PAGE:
B. Davidson Aquaporins are a family of transmembrane channels physiologically involved in water transport, which have been shown to be involved in tumor progression in various malignancies. Aquaporin 1 (AQP1) expression by IHC was analyzed in two MPM cohorts consisting of 80 patients who underwent extrapleural pleuropneumonectomy (EPP) and 56 patients who were treated conservatively. Higher AQP1 expression (score N50%) was associated with significantly longer OS in both cohorts in univariate and multivariate analysis . Analysis of the clinical role of the pro-inflammatory cytokine migration inhibitory factor (MIF) and its receptor CD74 in 135 MPM specimens showed significant association between CD74 protein expression by IHC and longer OS, with no such role for MIF . Caveolae are flask-shaped invaginations of the plasma membrane involved in endosomal transport, adhesion and signaling pathways. Expression of caveolin-1, a major component of caveolae, in peri-tumoral stromal cells of epithelioid MPM was reported to be associated with poor survival compared to tumors with caveolin-1–negative stroma . EMT is a physiological process during embryogenesis which is crucial for formation of the different germ cell layers, structures originating from the neural tube, tubular organs (e.g, the alimentary system) and parenchymal organs developing through budding, such as the liver and pancreas. Pathological EMT in the context of cancer occurs when carcinoma cells lose their epithelial characteristics and acquire certain mesenchymal properties that promote ECM invasion and distant metastasis . Fassina et al analyzed 109 MM, of which 74 were pleural, for the expression of molecules involved in EMT, including cadherins, matrix metalloproteinases (MMP), and the E-cadherin suppressors Snail, Slug, Twist, Zeb1 and Zeb2, using IHC and quantitative PCR (qPCR). Reduced expression of epithelial markers and increase in mesenchymal markers in the transition from epithelioid through biphasic to sarcomatoid MM was seen. Patients with epithelioid MM who had higher E-cadherin expression had longer survival in univariate analysis . In another study of 56 MPM, E-cadherin, Zeb, Twist and Snail expression was studied using IHC. E-cadherin was significantly overexpressed in epithelioid compared to biphasic and sarcomatoid MPM, and its expression was unrelated to that of its three inhibitors. Snail expression was associated with longer OS, retained in multivariate analysis, with no such relationship for the three remaining markers . The latter finding does not concur with the study of Kobayashi and co-workers, in which analysis of 109 MPM showed higher Snail expression and Zeb1 expression in sarcomatoid compared to epithelioid tumors, and significantly poorer survival for patients with Snail-expressing tumors, a finding retained in multivariate analysis . Two proteins investigated as part of the EMT panel chosen by Schramm et al, integrin β1 and integrin-linked
Malignant pleural mesothelioma prognosis kinase (ILK), were expressed by MPM cells . The former was unrelated to survival, whereas the latter was associated with longer OS, albeit when localized to the cytoplasm rather than the cell membrane. ILK expression was analyzed in an additional study of 80 MPM, in which no significant association with survival was observed in the entire cohort, although ILK expression was associated with longer survival in a sub-group of 28 conservatively treated patients . Studies discussed in this section have analyzed MPM of all histological subtypes, with the exception of one study , although two additional studies report significant findings in survival analysis limited to epithelioid MPM [18,40].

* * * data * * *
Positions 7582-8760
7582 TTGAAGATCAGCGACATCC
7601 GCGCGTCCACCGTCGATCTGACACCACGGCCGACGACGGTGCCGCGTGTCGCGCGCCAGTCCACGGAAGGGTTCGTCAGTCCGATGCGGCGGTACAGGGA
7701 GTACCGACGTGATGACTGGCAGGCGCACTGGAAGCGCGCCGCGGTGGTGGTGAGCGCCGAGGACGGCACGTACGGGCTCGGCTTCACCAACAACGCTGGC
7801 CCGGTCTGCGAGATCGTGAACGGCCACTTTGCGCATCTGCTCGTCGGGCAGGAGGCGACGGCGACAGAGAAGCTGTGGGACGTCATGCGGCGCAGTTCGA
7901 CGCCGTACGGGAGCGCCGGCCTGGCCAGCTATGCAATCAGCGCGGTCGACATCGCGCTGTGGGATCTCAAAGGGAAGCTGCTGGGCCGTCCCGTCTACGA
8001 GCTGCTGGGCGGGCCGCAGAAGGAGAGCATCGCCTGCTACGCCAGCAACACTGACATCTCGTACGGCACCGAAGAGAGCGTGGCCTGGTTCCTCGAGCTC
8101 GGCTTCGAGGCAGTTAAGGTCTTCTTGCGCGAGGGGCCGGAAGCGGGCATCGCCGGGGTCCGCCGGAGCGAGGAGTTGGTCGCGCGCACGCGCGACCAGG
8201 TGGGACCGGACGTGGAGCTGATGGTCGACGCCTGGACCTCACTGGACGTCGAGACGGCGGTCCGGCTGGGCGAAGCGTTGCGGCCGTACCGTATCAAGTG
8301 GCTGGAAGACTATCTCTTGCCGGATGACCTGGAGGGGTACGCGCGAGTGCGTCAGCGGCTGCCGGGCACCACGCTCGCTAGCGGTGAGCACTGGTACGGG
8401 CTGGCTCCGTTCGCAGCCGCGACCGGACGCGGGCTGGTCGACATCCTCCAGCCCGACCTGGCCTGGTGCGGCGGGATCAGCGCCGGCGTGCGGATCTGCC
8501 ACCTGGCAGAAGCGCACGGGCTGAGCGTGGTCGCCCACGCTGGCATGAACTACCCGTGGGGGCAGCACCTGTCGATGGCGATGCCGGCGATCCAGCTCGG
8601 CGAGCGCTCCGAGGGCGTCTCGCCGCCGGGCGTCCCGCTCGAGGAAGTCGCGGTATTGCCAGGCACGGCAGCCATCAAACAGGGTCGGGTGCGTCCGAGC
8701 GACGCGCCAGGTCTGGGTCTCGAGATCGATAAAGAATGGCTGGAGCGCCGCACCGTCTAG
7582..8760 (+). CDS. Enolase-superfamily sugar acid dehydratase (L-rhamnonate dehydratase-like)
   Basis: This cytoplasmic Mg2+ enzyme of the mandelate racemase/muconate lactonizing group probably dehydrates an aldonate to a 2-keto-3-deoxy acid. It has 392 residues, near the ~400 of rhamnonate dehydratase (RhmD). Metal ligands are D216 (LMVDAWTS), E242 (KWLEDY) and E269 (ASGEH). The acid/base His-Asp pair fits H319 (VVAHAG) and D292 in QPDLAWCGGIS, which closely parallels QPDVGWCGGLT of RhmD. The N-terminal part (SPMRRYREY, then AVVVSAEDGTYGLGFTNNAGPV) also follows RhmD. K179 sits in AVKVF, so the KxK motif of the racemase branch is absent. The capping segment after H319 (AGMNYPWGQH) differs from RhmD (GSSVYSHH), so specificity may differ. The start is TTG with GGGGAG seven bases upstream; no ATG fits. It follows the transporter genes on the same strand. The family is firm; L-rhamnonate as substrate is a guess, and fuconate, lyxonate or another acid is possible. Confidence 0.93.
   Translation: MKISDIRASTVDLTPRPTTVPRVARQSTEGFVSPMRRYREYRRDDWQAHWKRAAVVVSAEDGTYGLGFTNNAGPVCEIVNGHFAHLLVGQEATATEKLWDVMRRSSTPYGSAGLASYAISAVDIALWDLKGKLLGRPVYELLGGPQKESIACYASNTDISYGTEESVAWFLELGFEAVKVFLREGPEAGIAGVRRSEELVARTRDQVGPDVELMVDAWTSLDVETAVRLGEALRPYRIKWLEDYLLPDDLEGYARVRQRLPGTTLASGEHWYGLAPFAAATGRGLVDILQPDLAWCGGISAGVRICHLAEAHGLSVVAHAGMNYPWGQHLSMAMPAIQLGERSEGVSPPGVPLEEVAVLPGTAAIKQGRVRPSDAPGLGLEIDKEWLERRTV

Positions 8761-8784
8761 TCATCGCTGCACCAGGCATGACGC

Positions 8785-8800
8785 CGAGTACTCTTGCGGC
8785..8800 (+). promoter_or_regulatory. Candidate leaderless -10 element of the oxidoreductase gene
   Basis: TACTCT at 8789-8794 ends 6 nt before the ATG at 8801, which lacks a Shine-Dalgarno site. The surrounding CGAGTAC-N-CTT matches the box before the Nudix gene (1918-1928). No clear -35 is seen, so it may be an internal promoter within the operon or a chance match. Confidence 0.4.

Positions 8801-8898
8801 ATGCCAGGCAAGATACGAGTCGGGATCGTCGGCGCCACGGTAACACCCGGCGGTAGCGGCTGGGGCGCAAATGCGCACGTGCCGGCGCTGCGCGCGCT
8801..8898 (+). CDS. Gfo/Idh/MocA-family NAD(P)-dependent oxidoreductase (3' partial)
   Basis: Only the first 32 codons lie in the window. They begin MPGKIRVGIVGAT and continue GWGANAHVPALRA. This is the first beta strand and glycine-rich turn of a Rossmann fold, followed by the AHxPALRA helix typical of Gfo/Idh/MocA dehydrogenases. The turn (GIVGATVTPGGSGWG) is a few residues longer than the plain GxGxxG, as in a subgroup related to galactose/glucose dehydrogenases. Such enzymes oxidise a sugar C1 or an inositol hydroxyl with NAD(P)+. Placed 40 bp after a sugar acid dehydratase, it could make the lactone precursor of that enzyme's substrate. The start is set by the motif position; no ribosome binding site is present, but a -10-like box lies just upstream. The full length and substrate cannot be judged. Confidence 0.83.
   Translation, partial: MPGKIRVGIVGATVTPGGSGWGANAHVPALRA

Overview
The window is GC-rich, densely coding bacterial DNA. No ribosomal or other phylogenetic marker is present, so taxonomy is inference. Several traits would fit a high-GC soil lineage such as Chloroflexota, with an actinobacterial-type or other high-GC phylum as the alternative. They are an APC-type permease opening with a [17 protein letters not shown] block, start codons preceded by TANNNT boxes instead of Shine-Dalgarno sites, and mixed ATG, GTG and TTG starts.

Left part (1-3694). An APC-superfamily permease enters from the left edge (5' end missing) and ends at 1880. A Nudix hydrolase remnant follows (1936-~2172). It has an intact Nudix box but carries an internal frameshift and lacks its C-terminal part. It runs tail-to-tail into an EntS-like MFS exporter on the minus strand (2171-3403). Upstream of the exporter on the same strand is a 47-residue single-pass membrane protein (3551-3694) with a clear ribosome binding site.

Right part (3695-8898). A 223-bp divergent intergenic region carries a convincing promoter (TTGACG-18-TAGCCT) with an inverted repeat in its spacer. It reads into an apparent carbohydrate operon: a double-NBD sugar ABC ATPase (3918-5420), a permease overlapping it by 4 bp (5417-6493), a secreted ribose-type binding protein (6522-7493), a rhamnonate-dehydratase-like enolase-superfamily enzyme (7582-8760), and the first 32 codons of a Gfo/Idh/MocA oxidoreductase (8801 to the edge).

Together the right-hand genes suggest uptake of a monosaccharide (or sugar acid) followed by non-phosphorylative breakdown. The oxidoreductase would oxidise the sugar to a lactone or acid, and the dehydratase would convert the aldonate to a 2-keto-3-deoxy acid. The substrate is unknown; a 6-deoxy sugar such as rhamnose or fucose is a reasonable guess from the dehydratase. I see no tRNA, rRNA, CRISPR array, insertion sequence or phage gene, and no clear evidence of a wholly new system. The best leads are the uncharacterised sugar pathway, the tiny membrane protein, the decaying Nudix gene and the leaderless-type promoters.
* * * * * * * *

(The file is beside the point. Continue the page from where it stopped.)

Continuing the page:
3. Angiogenic molecules, other growth factors and cytokines MM cells synthesize an array of angiogenic molecules and other growth factors and cytokines. Several studies analyzed the prognostic value of these markers, all including MPM specimens of all histological subtypes. Microvessel density (MVD) was reported to be an independent prognostic marker in a study of 93 MPM . Kumar-Singh et al studied 52 MPM for expression of vascular endothelial growth factor (VEGF), the fibroblast growth factor family members FGF1 and FGF2, and transforming growth factor-β (TGFβ). FGF2 expression was associated with worse OS, with no such role for the other markers . Pleural effusion levels of VEGF are higher in MPM compared to effusions from patients with non-malignant pleural disease . Analysis of serum VEGF levels in 63 patients treated with thalidomide alone or combined with cisplatin/gemcitabine showed a negative predictive and prognostic role for high VEGF levels, the latter retained in multivariate analysis . The serum levels of Angiopoietin-1 (Ang-1), ligand of the endothelial cell RTK Tie-2, were higher in MPM patients compared to individuals with fibrous plaques or no disease following asbestos exposure. For 50 patients with follow-up data, levels N34.5 ng/ml were associated with worse OS in univariate and multivariate analysis . Circulating endothelial cells (CEC), detected by an antiCD105 antibody, were recently suggested to be a surrogate of tumor angiogenesis in analysis of 79 MPM. CEC numbers were significantly related to MVD by CD34 staining, and numbers N50/4 mL were associated with poor survival in univariate and multivariate analysis . Serum levels of platelet-derived growth factor-AB (PDGF-AB) were higher in 93 MPM patients compared to controls exposed to asbestos and healthy controls. Survival analysis of 82 patients with follow-up data showed a nonsignificant trend for shorter survival .
5 Expression of Thrombospondin-1 (TSP-1), a secreted glycoprotein which may function as angiogenesis inhibitor or stimulator, was assessed in 78 MPM. High TSP1 mRNA expression was observed in 74 tumors, and mRNA levels correlated with those of VEGF. TSP1 mRNA expression was higher in early stage disease and in patients with no lymph node metastases compared to more advanced-stage tumors, but did not predict survival in the entire cohort .